For the first part of this semester I was in over my head with UMW Blogs. We had come up with the idea (through covert communication with other schools not to be named ) to use FeedWordPress as a syndicating engine. Quite simply, that students create their own blogs and tag posts for their respective courses, which would automatically republish them in an aggregating course blog.
For example, Sue Fernsebner’s History 299 course would tag relevant posts 08fern299, and those posts would be automatically re-posted in the course blog. How are they re-posted automatically? Well, Donncha’s Sitewide Tags Pages plugin collects all posts, tags and categories into one blog http://tags.umwblogs.org), that by extension gives a single feed for all tags through the WPMu environment. You can see all of professor Fernsebner’s class blog posts one that blog here: http://tags.umwblogs.org/tag/08fern299/
And if you just smack the term “feed” at the end of the above URL you then have an RSS feed for every post in UMW Blogs that has the tag 08fern299: http://tags.umwblogs.org/tag/08fern299/f…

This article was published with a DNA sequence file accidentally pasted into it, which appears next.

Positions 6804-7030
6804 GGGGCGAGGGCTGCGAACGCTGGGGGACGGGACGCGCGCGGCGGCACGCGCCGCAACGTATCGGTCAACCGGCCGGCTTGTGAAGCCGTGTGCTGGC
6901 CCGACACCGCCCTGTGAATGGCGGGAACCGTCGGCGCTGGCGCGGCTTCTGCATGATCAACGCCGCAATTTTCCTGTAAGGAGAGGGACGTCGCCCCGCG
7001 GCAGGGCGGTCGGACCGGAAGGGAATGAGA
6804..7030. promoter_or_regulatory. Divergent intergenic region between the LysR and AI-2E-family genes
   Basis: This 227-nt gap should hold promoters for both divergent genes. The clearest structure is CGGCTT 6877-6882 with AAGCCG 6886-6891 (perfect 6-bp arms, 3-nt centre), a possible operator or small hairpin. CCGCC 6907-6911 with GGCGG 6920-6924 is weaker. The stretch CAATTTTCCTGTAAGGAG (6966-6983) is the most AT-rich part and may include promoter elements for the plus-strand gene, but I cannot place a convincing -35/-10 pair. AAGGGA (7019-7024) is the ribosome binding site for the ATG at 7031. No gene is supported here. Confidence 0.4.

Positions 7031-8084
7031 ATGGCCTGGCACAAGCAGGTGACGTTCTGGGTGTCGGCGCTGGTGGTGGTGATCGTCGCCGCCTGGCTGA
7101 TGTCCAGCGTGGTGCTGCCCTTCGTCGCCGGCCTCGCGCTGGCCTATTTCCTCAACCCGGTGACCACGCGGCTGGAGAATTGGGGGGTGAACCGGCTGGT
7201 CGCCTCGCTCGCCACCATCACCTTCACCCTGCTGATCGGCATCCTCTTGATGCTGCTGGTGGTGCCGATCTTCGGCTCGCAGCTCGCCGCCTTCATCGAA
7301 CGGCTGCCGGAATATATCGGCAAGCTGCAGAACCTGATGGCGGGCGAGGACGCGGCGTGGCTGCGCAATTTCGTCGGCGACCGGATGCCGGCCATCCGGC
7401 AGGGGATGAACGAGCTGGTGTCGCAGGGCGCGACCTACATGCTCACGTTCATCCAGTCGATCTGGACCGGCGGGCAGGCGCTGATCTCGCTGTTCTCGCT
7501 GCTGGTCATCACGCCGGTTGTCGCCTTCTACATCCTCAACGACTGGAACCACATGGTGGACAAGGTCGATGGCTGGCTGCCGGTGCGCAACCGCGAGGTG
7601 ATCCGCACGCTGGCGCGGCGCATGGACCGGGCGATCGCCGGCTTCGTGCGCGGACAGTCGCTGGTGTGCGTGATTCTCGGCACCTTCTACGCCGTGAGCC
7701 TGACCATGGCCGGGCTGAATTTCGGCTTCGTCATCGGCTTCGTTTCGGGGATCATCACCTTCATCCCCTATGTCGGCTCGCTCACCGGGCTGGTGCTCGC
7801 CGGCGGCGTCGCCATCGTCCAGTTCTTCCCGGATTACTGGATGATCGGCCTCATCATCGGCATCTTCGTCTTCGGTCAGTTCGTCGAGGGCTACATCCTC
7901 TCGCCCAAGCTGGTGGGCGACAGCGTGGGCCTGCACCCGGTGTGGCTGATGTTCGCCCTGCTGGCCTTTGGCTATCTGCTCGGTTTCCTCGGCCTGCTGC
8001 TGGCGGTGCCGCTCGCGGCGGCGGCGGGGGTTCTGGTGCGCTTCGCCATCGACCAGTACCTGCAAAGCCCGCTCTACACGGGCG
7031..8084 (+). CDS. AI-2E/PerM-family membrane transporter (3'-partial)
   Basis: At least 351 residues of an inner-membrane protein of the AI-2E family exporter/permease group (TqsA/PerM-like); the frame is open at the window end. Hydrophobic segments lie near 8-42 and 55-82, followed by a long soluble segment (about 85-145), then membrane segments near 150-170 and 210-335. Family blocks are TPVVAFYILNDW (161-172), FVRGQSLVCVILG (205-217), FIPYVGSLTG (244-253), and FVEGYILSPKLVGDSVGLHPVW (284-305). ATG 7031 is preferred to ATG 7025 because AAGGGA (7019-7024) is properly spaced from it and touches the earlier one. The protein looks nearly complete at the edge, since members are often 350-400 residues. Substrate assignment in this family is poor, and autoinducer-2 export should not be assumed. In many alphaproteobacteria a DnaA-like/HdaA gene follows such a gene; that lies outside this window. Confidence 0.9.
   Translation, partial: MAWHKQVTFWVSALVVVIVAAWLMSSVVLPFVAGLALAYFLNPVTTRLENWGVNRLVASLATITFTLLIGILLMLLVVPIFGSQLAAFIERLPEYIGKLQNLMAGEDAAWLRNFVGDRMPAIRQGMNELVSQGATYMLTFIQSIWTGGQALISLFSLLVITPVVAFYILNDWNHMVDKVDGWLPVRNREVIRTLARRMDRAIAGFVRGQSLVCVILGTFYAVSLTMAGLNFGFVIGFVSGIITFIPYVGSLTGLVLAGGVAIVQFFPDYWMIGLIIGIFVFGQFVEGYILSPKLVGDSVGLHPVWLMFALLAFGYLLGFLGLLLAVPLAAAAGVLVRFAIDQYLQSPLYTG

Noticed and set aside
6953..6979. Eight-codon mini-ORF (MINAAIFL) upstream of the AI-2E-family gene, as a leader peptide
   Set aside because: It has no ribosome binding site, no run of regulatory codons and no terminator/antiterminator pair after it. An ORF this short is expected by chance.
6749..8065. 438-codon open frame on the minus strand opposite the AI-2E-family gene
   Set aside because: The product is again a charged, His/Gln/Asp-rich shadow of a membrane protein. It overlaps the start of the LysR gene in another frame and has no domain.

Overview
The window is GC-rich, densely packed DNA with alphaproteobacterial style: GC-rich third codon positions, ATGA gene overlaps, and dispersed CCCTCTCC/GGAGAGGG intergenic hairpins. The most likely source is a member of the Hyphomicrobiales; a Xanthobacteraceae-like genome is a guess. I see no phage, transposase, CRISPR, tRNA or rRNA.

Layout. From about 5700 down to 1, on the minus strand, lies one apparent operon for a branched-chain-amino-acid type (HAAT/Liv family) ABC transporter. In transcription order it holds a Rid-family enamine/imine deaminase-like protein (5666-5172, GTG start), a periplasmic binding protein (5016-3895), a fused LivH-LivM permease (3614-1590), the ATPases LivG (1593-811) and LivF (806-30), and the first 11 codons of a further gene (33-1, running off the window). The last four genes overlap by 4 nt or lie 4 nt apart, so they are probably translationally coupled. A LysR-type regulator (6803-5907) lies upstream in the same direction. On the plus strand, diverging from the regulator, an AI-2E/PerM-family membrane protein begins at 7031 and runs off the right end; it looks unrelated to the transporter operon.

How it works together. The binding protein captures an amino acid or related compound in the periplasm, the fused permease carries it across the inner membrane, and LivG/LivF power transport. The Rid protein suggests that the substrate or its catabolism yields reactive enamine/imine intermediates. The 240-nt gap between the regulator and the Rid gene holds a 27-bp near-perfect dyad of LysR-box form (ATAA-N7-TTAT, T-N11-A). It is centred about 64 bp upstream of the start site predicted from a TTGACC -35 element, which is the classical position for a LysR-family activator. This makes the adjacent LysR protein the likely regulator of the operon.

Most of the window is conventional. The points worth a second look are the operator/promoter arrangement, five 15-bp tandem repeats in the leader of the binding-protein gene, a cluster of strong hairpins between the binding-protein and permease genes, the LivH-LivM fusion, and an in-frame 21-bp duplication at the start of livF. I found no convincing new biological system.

Now, FeedWordPress just consumes this feed and republishes all the distributed posts in one blog and allows the permalink to point back to the students original blog post on their blog. Perfect, right?
Well, almost. Fact is that the .2.x version of the Sitewide Tags was not actually working with FeedWordPress that well. What was happening was that FeedWordPress was not updating correctly and the permalinks would only point to the post on the course blog, effectively erasing the link back to the student blog. The only way to fix this was to go into the course blog and delete the posts that didn’t link back to the student blog, and update the feed again which works when you manually pull the feed but not when it is automatically pulled in (which was the root of the problem). Well, this issue is no more, the latest version of Donncha’s Donncha’s Sitewide Tags Pages plugin 0.3.1 fixes the issue with FeedWordPress and has put UMW Blogs back in the Syndicating cloud (I was worried there for a second, and I don’t miss all the duct tape fixes at all). Well, it didn’t take long for the WPMu community to make things right, and it didn’t cost UMW anything but a little bit of experimentation and sharing. I mean who’s afraid of the open source wolf? These times demand many things, and one of them is cooperation and sharing, not fear and closing down. Open source is not proprietary